Where will the war on terrorism lead?

Posted: Friday, November 30, 2001

The Marines are in Afghanistan. The Taliban is dug in at Kandahar, and the fight does not promise to be easy, but now it's a superpower in the air and on the ground against the remains of an army that never had full control of one of the poorest nations on earth.

Already, the United States is beginning to wonder where the war on terrorism will take it next. At the beginning of this week, President Bush hinted that Iraq might find itself in the cross hairs, as he said that those states that "develop weapons of mass destruction that will be used to terrorize nations" are potential targets in the current war, along with those that harbor terrorists. President Bush warned that Saddam Hussein needs to once again allow United Nations weapons inspectors inside Iraq's borders. The president left the "or else" unspoken.

Three years after the last inspectors were kicked out of Iraq, and 10 years after the Gulf War, the new rhetoric on Iraq represents a change in emphasis. President Bush also seemed to expand the aims of the broad-based war against terrorism beyond those outlined in his Sept. 20 address to a joint session of Congress. Is the new focus on Iraq, linking this longtime foe to the war on terrorism, a prelude to renewed U.S. military action there?

The world would be a safer place without Saddam Hussein. Even so, taking on Iraq would be on an entirely different order of difficulty from fighting the Taliban. For one, it's worth noting that the United States is only now putting regular troops on the ground in Afghanistan. The northern alliance has acted as our proxy force, in concert with our airstrikes. For another, the Iraqi armed forces are much more sophisticated and deadly than anything the Taliban has had to offer. Finally, the anti-terrorism coalition would likely splinter if military action were taken against Iraq.

One must assume that President Bush and his advisers are aware of all these pitfalls. They must also be aware of the leverage that the Untied States can wield in its foreign policy-making while it has its armed forces mobilized for war. While American pundits are speculating over whether U.S. Marines will next land in Iraq, the Bush team is probably hoping to reach another audience, composed of Saddam Hussein and Vladimir Putin.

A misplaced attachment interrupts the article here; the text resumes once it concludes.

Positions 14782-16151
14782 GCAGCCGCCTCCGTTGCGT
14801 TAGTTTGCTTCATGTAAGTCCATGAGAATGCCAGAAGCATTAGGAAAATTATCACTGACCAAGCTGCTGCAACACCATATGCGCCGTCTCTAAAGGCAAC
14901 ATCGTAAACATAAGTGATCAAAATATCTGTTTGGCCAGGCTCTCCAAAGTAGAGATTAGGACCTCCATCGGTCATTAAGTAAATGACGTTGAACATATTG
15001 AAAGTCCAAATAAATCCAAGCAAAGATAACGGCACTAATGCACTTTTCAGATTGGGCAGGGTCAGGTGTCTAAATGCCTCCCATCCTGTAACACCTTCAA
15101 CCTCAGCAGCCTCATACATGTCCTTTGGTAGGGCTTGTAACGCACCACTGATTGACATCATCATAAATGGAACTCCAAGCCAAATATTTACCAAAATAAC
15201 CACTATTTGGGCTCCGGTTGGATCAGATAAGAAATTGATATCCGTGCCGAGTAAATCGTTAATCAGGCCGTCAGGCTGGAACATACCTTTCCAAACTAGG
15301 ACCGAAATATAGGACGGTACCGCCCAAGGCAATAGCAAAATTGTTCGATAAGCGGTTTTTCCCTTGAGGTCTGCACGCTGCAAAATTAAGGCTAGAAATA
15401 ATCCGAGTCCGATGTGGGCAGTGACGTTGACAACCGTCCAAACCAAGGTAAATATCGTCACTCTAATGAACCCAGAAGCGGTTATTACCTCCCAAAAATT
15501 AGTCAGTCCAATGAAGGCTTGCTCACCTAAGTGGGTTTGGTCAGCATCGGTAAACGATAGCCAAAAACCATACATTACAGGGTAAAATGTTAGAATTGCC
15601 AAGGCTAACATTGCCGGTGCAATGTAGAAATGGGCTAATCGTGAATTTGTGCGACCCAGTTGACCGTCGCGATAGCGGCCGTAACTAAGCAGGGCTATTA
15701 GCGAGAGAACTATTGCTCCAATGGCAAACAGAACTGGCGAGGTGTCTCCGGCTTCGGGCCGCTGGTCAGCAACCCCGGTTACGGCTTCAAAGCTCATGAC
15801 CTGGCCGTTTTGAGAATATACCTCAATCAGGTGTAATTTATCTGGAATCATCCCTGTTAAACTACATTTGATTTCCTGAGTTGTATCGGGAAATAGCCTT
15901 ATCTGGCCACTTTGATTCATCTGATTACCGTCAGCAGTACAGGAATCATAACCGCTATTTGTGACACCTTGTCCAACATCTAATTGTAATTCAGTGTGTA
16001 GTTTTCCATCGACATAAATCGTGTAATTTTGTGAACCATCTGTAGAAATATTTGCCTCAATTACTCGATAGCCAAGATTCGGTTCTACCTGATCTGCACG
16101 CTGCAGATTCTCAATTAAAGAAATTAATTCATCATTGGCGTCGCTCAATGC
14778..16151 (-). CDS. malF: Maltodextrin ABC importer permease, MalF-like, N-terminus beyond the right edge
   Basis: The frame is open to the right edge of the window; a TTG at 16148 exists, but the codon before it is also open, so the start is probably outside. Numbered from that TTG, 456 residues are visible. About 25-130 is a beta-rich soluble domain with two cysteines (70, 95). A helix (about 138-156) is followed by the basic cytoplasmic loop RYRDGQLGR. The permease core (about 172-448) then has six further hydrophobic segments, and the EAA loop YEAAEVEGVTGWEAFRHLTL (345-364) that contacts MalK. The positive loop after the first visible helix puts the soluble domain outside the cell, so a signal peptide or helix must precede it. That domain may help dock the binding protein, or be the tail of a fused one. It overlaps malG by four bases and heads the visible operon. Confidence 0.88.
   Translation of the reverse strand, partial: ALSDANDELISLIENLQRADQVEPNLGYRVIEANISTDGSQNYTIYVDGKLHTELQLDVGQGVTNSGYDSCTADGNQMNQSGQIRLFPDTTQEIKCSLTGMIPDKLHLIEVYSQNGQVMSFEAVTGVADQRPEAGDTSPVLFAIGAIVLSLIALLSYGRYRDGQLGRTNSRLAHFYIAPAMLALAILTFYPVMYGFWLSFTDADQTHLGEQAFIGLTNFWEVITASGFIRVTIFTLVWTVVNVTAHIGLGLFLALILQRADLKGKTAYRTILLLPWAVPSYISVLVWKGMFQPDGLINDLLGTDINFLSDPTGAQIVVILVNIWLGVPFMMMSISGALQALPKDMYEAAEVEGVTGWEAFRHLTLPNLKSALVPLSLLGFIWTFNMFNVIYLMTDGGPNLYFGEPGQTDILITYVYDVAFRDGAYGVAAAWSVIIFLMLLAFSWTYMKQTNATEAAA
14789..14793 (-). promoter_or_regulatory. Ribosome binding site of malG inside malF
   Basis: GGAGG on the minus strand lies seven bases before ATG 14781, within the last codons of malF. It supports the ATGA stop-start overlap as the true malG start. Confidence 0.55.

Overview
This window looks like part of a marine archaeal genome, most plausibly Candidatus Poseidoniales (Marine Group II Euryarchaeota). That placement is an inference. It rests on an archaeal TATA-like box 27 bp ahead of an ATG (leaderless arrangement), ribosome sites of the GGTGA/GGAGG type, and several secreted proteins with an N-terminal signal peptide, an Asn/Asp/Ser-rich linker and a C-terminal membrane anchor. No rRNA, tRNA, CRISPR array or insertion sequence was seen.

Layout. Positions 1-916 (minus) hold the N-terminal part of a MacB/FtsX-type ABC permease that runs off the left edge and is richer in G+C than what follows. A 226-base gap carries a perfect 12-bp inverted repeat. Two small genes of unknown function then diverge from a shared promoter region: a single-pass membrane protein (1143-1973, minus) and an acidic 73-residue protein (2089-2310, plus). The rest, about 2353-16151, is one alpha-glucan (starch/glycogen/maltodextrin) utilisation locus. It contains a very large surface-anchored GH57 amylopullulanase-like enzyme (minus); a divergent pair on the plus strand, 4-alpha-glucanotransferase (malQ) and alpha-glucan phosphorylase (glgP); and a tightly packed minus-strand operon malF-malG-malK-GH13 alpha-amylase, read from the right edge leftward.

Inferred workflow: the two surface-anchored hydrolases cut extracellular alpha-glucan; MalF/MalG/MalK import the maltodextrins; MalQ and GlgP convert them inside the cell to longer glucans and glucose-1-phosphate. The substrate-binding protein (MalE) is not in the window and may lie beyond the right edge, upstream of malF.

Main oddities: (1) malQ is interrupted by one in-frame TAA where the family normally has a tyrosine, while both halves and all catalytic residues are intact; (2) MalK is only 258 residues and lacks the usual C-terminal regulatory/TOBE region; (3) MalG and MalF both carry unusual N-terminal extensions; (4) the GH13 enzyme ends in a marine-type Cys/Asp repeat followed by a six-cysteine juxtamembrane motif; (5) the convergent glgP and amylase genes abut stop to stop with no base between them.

The United Nations imposed sanctions on Iraq in 1990, after Iraq invaded Kuwait. But under the so-called oil-for-food program, Iraq can export more than 2 million barrels of oil a day in order to buy food and humanitarian goods. The United States and Britain fear that Saddam Hussein is using this oil money to rebuild his military. Recognizing that the 1990 sanctions have become all but meaningless under oil-for-food, the U.S. and the U.K. want to scrap most of the original trade restrictions on Iraq, while imposing "smart sanctions." Smart sanctions would tighten the arms embargo against Iraq and block back channels through which Hussein is able to buy military hardware and other technology.

The oil-for-food program, which must be renewed every six months, is currently up for a vote on extension. Iraq does not want a change from oil-for-food to smart sanctions, and Russia has so far backed Iraq on this issue. While President Bush was sending Iraq a tough message on terror, U.S. and Russian diplomats were meeting to try to find a compromise that would allow some version of smart sanctions to go through.

Right now, the U.S. Marines are busy with the Taliban. Whom they will fight next, and where, is anyone's guess. And sometimes keeping 'em guessing is as effective as any weapon.

Dan Rather works for CBS News.

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